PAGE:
The official tally of Queensland State Election 2012 (Photo: The Australian)
With the political massacre of the left-wing Labor Party in the recent Queensland state election, new leader from the Liberal National Party Campbell Newman ordered the demolition of environmental projects.
Newman has already directed to scrap the $1.2bn Solar Dawn solar thermal project near Chinchilla, west of Brisbane. This will stop the $75 million in state funding pledged for the scheme which the Anna Bligh government signed last February, the SMH reported.
Resources Minister Martin Ferguson noted he Solar Dawn project was initially thought it would bring $60m in research funding to the University of Queensland, and provide an average of 300 jobs during the three-year construction phase, due to start in 2015. He also suggested the federal government to withdraw its own $464m contribution pledge last month.
Solar Dawn solar research and power plant at Chinchilla (Photo: SMH)
Newman is now working to axe seven other green schemes saying the carbon tax would make them redundant. The Australian reported. These include the following:
- $430m Queensland Climate Change Fund which provides $30m a year for climate change initiatives
- $50m Renewable Energy Fund which supports the Geothermal Centre of Excellence
- $50m Smart Energy Savings Program which helps businesses improve energy efficiency
- Waste Avoidance and Resource Efficiency Fund
- Local Government Sustainable Future Fund
- Solar Initiatives Package
- The Future Growth Fund set up in 2006 with the net proceeds from the sale of state-owned energy corporations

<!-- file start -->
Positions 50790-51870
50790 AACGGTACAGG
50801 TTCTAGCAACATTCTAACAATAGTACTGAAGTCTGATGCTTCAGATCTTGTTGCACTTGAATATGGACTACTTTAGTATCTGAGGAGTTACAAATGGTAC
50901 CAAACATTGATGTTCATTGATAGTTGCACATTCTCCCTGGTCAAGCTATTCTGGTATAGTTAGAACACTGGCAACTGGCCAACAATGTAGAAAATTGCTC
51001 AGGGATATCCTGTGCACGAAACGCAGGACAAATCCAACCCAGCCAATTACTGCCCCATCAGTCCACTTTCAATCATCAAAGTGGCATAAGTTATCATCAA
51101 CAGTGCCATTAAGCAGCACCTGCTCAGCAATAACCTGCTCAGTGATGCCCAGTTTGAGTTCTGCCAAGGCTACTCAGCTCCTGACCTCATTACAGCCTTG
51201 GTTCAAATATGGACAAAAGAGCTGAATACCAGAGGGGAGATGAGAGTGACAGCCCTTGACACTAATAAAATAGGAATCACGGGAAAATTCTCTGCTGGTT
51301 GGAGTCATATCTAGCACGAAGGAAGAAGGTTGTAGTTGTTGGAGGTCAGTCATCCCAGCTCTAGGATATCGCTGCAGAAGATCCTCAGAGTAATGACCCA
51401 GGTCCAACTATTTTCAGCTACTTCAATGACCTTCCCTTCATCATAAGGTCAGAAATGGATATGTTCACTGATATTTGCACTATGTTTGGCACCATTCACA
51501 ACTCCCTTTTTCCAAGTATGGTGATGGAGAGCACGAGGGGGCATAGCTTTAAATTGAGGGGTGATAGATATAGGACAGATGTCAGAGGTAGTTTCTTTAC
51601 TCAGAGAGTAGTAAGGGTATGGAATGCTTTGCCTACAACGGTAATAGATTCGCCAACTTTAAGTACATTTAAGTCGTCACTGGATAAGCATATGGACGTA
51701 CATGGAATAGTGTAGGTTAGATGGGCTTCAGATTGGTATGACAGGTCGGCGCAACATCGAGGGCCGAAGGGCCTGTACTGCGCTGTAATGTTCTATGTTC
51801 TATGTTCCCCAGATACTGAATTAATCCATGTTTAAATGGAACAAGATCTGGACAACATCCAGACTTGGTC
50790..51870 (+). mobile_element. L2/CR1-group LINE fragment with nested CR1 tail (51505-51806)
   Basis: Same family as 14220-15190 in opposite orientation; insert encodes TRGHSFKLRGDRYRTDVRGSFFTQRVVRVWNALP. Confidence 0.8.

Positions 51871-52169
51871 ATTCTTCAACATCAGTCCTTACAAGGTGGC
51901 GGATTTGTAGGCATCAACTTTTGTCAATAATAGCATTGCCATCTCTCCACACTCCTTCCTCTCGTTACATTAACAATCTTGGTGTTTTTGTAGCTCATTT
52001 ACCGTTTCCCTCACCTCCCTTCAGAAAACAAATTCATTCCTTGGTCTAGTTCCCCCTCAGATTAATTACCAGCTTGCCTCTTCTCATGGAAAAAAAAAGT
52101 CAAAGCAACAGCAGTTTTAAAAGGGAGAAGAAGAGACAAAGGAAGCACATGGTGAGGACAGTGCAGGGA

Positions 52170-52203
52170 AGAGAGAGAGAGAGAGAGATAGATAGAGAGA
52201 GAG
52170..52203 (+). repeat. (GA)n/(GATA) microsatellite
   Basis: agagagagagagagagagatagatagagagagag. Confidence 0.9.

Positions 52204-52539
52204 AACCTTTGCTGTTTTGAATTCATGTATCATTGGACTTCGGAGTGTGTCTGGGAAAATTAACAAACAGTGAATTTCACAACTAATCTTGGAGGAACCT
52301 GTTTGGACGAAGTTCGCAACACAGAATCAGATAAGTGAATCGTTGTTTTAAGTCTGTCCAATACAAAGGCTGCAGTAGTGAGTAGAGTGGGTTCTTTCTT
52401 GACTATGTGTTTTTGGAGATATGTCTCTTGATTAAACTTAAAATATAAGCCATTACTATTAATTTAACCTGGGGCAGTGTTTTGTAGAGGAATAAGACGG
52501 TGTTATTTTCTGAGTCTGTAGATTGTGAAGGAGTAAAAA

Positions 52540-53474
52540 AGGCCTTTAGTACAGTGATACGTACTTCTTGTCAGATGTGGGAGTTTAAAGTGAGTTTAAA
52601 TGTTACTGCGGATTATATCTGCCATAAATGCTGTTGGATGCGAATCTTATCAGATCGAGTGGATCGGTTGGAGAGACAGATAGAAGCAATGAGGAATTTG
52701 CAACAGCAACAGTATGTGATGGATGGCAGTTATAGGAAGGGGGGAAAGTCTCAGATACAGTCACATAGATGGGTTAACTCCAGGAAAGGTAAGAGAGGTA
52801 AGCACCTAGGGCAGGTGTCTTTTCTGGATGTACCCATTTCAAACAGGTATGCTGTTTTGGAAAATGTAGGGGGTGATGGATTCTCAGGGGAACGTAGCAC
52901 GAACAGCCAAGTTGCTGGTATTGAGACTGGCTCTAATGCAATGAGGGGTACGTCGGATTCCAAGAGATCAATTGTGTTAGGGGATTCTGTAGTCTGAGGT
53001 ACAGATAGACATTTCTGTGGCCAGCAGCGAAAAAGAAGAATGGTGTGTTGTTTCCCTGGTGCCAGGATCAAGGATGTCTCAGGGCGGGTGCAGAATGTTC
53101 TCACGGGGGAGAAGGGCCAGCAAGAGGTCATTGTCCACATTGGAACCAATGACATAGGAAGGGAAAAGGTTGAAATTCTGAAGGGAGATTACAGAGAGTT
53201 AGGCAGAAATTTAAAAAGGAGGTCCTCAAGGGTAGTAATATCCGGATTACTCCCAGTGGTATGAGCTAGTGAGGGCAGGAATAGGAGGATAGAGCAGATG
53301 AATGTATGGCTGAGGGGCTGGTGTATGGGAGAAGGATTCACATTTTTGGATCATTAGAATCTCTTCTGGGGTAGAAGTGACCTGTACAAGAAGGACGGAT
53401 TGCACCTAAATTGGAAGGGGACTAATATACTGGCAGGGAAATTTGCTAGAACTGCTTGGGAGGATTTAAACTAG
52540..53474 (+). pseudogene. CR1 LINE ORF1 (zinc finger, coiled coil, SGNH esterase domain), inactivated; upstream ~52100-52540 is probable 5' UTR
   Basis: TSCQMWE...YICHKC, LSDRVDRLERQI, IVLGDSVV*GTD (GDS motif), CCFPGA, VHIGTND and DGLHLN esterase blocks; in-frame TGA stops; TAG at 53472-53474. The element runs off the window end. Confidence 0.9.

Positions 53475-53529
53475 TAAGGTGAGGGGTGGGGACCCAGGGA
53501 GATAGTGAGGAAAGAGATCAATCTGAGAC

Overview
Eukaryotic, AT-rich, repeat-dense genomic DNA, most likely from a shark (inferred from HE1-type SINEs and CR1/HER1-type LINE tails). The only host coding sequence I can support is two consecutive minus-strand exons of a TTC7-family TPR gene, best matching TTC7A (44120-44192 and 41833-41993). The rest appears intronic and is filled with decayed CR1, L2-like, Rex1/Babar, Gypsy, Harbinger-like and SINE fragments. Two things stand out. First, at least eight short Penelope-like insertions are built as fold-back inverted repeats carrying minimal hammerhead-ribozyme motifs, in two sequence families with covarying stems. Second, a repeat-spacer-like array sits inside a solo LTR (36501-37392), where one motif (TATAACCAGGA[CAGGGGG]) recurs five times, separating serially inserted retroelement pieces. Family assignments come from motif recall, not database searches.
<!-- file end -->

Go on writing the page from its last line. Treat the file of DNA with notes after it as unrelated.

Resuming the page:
Newman assigned the demolition job to bureaucrat Greg Withers, the husband of the now defunct Queensland leader, Anna Bligh. Withers led in setting up the green energy schemes.
Coal-fired power stations in Victoria are one of Australia’s dirtiest. (Photo: Paul Jones/SMH)
Meanwhile, in Victoria, gas emitters are welcome to do business. The Ted Baillieu Government removed the cap on greenhouse gas emissions from new coal-fired power plants, the SMH reported.
Energy Minister Michael O’Brien announced this development contradicting earlier government’s decision to reduce greenhouse gas emissions by 20 per cent by the end of the decade. It also came as the state government released a report on future impacts of climate change in Victoria, finding average temperatures could increase by 1 to 4.2 degrees by 2070 relative to 1990.
The Coalition –Labor and Greens– had proposed a new coal power standards that would cap emissions from new coal-fired power plants at 0.8 tonnes of carbon dioxide for every megawatt hour of electricity generated. They also suggested the installation of new power plants that would use clean coal technology.
Environment Victoria’s Mark Wakeham said ”polluters are welcome in Ted Baillieu’s Victoria while the government is going out of its way to make it harder to build clean energy projects”.
Baillieu is reported to have released an independent review of Victoria’s Climate Change Act that “recommends repealing the state’s 20 per cent emissions target – which the state government has agreed to – because it would have no extra environmental benefit and would only lighten the load for other states in meeting a national 5 per cent emissions target.”
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